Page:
by Kristi Belcamino
I've been in journalism off and on since 1990 and during all that time I've never even attempted to be a critic.
Part of getting older—in my opinion—involves realizing what you are good at doing, and what you should avoid.
Reviews and criticism are something I avoid.
As Holly brought up a few weeks back, being a writer and reviewing other writers is a decision each of us has to make. In my opinion, I skip it. I have several reasons for doing so. One of the smaller reasons is that I'm not necessarily good at explaining what I liked and didn't like about a book, a piece of music, or a film.
Sure, I can discuss it on a superficial level, but really it comes down to this: The Cry Factor.
Let me explain:
Did it move me enough to cry or not?
Yep. That simple.
It boils down to whether I was emotionally invested enough in the art to cry of sadness or happiness.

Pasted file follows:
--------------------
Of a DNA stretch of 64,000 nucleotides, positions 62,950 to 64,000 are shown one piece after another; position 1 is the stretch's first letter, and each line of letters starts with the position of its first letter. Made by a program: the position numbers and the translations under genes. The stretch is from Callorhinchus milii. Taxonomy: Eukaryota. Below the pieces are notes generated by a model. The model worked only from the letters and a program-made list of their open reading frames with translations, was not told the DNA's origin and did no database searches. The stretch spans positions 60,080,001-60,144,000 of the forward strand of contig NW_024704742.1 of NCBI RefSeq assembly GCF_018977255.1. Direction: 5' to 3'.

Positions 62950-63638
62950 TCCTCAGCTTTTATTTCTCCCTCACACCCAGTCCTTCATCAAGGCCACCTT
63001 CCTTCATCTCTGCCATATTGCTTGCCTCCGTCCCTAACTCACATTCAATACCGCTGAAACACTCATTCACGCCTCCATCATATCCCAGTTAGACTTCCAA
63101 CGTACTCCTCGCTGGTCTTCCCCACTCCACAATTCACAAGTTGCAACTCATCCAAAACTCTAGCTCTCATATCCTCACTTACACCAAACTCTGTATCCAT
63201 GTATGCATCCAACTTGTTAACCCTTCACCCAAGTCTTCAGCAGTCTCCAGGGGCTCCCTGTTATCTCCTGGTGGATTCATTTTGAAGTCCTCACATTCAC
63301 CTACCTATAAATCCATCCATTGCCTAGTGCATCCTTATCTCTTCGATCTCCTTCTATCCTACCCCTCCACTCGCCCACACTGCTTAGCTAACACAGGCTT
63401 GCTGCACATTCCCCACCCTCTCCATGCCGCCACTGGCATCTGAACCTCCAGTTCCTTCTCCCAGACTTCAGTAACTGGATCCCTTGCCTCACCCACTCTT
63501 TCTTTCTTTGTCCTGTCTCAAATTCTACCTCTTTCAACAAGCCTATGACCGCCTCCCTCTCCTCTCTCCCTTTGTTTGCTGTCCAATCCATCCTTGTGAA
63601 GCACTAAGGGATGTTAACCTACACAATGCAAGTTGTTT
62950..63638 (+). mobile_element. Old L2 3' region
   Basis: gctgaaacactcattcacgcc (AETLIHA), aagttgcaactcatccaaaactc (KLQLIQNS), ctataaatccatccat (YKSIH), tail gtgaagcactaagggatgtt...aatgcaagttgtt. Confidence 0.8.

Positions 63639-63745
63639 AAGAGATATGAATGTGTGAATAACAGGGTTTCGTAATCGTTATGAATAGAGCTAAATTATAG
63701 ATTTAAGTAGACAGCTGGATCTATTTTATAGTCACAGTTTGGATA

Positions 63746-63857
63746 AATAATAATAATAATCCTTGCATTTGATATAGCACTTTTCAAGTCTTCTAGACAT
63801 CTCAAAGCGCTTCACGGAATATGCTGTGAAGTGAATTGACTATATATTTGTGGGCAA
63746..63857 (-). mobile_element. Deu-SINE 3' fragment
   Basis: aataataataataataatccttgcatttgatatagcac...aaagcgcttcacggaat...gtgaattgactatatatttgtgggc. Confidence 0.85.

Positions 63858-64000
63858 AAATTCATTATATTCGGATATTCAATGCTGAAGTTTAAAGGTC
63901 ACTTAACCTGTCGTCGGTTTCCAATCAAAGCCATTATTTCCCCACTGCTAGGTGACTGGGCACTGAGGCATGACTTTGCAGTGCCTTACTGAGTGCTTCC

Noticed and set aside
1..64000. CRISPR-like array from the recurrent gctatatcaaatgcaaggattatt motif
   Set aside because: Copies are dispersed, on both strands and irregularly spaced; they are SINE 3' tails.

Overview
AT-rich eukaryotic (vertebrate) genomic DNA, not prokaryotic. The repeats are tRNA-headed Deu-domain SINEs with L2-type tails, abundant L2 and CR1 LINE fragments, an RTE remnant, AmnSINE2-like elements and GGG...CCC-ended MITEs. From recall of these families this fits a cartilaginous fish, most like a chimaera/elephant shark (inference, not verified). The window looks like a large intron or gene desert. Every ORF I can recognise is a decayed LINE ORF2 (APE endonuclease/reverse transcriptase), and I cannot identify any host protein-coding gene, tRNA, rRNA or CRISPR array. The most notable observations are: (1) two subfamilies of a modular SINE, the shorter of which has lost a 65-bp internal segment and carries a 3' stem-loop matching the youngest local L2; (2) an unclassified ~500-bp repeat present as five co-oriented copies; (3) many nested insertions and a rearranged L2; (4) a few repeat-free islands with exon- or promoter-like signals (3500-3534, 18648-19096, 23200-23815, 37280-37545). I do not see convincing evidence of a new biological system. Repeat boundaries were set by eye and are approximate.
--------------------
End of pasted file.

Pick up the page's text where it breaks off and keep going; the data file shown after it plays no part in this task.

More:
To me, The Cry Factor is a sign of a great book, movie or piece of art.
I was out walking my dog today and listening to U2's Miss Sarajevo (Vertigo: Live from Milan - Matthew Clemens I'm talking to you!) and the ending of the song (which I've heard several dozen times) had me in tears when a woman recites the Universal Declaration of Human Rights.
Yes. That. Something so powerful that it moves me to tears. The Cry Factor.
In my writing, it is something I strive to achieve. If you cried, then I'm happy.
Do you have to be that emotionally moved to consider something great or are the stakes different for you?